One of the biggest things last season in this show was the whole mystery of the relationship between Red and Liz, something that showrunner Jon Bokenkamp teased often, but never really committed to. It was really fascinating to watch regardless, and going into the new season, it was also something that I was quite looking forward to, especially when it turned out that Red did have a wife, Naomi Hyland, who was still living, and that she was going to play sort of a major role this season. Not much has been done with her to date, but I think that’s changing now.
“Dr. Linus Creel” is this week’s episode and it deals with an old US government black budget program that investigated the possibilities of mind control. Where the Reddington Task Force is concerned, someone of late has been causing people to go total violent psycho and commit some horrible murders, and this is what Red has to offer to them, even providing some crucial leads. It was a good episode, partly because of how well-performed the role of Dr. Linus Creel was, but also because we got a serious peek at what Red and Naomi’s life was before it was all upended several years back, and that was the true strength of the episode, the villain himself being somewhat lackluster.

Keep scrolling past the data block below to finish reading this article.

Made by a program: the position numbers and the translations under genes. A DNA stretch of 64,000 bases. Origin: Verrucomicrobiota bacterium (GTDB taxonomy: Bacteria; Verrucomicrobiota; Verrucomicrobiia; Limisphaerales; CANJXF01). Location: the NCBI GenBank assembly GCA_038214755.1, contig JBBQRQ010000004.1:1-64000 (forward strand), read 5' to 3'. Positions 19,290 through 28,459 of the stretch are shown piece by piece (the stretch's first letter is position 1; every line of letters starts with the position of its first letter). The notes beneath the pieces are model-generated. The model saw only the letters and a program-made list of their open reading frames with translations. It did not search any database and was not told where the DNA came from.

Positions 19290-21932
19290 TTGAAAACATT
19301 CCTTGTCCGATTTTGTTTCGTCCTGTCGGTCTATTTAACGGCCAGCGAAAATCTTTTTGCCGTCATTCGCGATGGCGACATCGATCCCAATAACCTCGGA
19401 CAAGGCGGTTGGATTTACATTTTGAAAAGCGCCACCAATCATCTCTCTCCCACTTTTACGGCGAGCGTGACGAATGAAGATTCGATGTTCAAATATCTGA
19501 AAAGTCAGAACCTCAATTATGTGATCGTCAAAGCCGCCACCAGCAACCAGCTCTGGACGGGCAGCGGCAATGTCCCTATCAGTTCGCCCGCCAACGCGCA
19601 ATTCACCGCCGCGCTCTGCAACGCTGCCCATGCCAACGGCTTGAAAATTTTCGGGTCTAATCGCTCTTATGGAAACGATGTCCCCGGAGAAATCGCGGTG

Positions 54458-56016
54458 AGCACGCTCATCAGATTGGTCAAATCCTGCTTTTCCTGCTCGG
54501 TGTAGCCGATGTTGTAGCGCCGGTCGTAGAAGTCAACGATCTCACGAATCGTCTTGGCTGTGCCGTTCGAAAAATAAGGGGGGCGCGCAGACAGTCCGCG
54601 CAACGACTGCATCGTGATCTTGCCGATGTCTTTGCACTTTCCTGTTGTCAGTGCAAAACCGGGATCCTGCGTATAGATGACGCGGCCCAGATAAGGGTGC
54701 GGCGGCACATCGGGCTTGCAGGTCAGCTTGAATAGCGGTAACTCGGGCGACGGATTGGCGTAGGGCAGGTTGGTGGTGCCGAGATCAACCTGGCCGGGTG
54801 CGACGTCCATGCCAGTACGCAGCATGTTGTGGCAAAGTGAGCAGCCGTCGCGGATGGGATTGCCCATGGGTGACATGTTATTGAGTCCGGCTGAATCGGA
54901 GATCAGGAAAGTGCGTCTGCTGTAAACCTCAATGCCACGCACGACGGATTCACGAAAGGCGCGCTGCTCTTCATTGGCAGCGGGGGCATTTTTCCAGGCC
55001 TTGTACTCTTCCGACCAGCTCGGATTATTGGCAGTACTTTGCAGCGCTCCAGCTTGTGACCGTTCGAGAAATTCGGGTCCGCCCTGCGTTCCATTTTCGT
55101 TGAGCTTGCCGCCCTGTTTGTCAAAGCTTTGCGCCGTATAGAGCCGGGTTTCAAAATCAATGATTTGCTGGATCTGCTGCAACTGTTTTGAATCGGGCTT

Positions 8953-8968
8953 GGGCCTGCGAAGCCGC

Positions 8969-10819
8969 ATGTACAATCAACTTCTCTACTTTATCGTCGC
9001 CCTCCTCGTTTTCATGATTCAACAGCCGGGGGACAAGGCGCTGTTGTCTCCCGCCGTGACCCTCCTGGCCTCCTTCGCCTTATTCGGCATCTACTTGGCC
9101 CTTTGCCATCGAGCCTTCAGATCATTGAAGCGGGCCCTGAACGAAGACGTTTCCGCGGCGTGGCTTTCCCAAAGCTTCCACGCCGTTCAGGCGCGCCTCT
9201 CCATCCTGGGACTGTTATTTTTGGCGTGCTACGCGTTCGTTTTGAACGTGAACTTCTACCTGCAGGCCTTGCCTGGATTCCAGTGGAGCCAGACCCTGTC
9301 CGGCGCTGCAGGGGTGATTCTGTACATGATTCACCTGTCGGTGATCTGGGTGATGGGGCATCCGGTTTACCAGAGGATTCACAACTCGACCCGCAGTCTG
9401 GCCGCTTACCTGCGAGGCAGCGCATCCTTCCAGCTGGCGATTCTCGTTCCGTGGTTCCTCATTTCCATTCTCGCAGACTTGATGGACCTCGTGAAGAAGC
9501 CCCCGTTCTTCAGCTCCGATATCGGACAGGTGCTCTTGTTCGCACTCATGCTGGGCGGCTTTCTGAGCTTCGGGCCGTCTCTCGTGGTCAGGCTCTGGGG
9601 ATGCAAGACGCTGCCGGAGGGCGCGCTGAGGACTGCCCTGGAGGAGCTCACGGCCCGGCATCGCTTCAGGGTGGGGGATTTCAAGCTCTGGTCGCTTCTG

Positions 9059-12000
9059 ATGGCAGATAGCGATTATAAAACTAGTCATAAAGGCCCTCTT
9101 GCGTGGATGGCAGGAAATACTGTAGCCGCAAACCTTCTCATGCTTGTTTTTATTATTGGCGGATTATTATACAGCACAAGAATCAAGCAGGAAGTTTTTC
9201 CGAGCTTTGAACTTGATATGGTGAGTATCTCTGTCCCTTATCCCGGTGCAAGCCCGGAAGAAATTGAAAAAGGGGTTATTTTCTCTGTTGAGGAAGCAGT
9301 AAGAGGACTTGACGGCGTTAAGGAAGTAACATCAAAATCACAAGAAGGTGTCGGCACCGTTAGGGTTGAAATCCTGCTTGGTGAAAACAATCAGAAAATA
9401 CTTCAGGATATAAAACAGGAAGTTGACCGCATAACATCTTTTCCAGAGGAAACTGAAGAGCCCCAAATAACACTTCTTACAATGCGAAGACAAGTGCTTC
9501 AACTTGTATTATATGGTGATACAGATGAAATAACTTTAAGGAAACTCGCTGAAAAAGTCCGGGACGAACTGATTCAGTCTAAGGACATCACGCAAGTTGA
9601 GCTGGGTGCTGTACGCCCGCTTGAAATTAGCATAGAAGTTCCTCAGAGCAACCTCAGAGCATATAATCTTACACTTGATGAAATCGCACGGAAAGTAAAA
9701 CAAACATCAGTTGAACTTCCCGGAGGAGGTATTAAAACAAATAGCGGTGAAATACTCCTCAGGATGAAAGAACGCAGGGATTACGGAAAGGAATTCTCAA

Last week The Blacklist closed out one phase of the ongoing feud between Red and Berlin, leaving viewers with a vague promise that the two might be able to ally with each other to root out whoever had caused the feud between them in the first place. It was a pretty damn good episode, especially since it marked the two meeting each other face-to-face for the first time. While the first season finale and the second season premiere showcased a lot of changes on the FBI’s Reddington Task Force, things are also setting in the same kind of groove they were in towards the end of the first season.
This week’s episode, “Dr. James Covington” does some really great things, such as bringing back Tom Keen for a brief cameo and forcing Elizabeth to once more question Red’s motives and his longer game plan. Along the way she also helps take down a rogue surgeon who has been running an organ scam for a number of years, ruthlessly and callously so. Some of this episode is a bit filler, but by and large I loved it since it continued some of the mysteries from the previous two episodes while also creating some interesting new ones, keeping me hooked.